And those are the thoughts swirling around in my head at 6 am after 20 minutes of sleep all night – no coffee yet. “Damn, I can’t have a cup of real coffee, see: breastfeeding.” Fuck that. Break those parenting rules. I’ll have my cup of coffee—just one. So here’s to all the milk-stained mummies out there, to all the ones trying to be their very best – mummy or not – for the ones they love – failing and trying and failing all over again, to great books that keep you sane in the middle of the night and to friends who laugh at your text messages, also in the middle of the night, when irrational worries keep you awake, and you can’t fall asleep.

love, Linda.

Share on facebook
Share on twitter
Share on pinterest
Share on whatsapp
Share on email
Share on print
BEGINNING, CONNECTION, FAMILY, JOY, NEW PROJECTS, THE SELF, WISDOM

ARE YOU FINALLY HAPPY NOW?

’Are you finally happy now?”

In response to my post about finding my dad, after I had been looking for him for over 30 years, someone asked me “so, are you finally happy now?”

At first, I was taken a bit aback – are you finally happy now? – it sounded almost like a reproach, although I know it wasn’t meant to be.

After my initial response, I chose to allow the answer to that question to find me – am I fully happy now? Yes and no. And that is the truth – my truth right now.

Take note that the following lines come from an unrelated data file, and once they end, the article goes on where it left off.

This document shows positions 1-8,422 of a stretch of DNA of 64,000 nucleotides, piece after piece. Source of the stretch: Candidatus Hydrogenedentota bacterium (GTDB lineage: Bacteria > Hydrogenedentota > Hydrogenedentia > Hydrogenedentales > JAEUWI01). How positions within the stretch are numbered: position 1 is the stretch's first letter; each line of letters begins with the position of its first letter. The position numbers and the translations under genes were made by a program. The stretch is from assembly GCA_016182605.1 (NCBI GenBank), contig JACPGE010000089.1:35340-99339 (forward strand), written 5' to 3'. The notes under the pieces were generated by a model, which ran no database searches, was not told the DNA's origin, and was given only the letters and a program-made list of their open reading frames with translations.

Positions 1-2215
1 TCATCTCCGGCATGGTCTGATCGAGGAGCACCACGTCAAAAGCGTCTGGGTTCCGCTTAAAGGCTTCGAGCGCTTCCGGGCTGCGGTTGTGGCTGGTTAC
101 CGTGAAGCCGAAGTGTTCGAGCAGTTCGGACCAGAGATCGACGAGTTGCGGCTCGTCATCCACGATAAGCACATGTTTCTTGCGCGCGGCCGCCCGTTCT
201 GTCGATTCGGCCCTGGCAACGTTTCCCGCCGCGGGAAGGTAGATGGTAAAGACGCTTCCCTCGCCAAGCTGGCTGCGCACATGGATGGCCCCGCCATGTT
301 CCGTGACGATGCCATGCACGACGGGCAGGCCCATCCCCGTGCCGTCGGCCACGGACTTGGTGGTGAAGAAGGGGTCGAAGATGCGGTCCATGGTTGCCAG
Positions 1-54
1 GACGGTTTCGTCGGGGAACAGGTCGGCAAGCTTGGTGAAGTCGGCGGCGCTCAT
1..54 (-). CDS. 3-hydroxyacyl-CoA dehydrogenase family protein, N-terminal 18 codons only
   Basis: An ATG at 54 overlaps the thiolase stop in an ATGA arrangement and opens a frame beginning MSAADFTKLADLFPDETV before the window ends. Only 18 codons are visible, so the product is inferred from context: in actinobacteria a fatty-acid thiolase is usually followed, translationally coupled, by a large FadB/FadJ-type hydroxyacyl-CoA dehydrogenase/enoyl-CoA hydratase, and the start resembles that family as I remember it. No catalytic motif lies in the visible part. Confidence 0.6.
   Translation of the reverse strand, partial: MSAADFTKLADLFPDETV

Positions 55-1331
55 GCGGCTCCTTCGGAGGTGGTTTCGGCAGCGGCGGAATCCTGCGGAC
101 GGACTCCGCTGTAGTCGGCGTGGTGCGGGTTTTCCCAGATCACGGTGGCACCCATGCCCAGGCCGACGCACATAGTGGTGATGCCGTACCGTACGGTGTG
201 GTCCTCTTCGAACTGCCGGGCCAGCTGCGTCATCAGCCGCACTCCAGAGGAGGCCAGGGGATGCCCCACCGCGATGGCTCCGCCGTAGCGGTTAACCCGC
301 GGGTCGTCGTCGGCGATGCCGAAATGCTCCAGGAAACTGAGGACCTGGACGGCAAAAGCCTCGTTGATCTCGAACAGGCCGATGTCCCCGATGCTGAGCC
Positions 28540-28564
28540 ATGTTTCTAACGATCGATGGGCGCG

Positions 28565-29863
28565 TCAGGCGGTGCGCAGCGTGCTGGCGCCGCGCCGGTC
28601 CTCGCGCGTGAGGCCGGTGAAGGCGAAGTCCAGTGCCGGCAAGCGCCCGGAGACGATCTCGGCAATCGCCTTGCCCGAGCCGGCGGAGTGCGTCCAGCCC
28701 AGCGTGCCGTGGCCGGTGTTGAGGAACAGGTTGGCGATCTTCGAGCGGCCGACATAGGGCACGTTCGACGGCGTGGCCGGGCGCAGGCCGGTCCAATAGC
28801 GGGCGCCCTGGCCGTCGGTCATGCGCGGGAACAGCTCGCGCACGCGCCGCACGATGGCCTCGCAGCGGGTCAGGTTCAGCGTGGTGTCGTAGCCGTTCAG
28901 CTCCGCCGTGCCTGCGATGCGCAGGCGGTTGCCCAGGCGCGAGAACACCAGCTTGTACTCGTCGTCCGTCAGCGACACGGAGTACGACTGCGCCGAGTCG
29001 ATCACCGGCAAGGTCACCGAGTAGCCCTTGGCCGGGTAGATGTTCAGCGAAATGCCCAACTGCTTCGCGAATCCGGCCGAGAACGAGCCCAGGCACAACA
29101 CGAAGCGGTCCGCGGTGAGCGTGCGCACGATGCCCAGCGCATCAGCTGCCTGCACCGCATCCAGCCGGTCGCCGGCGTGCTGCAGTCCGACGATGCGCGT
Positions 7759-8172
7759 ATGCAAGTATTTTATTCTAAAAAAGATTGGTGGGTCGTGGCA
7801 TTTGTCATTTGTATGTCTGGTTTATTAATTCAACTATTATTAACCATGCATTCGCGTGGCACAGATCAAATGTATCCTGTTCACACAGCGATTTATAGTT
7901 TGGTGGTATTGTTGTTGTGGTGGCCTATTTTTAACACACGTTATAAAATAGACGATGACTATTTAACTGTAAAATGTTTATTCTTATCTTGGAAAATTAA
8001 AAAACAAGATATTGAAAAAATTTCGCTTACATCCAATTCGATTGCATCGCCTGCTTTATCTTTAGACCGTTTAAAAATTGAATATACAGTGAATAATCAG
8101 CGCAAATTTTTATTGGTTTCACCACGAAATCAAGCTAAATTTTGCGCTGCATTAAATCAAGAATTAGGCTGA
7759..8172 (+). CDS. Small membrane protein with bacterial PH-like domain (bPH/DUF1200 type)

Yes, hell yes – I am happy to get to know my father, to pick his brain and to discover and uncover who he really is and what he has gone through and experienced all those years – with me, when I was little, and without me, all those years leading up to now.

So yes, that part of our story does make me incredibly happy.

But, there is a “but” – there is a reason why my dad hadn’t been part of my life for such a long time and there are a lot of facts and realities I need to come to terms with right now. Truths that hurt.

For one, I want to point out that there will never be that one magical event that will make a person instantly happy – you might glow from within for longer periods of time during the day, or weeks, or years, because a vital spark within has been rekindled by that sudden turn of events, but a person’s overall wellbeing and happiness comes down to so much more – we have families, friends, jobs, and so many more factors that make up our identity – so a sense of genuine calm and serenity in all those areas is what contributes to an individual’s overall happiness. It’s not “the one life-changing incident” that turns you into a glittering happiness mirror ball over night. People would rather think you have gone mental if it did ☺️🙃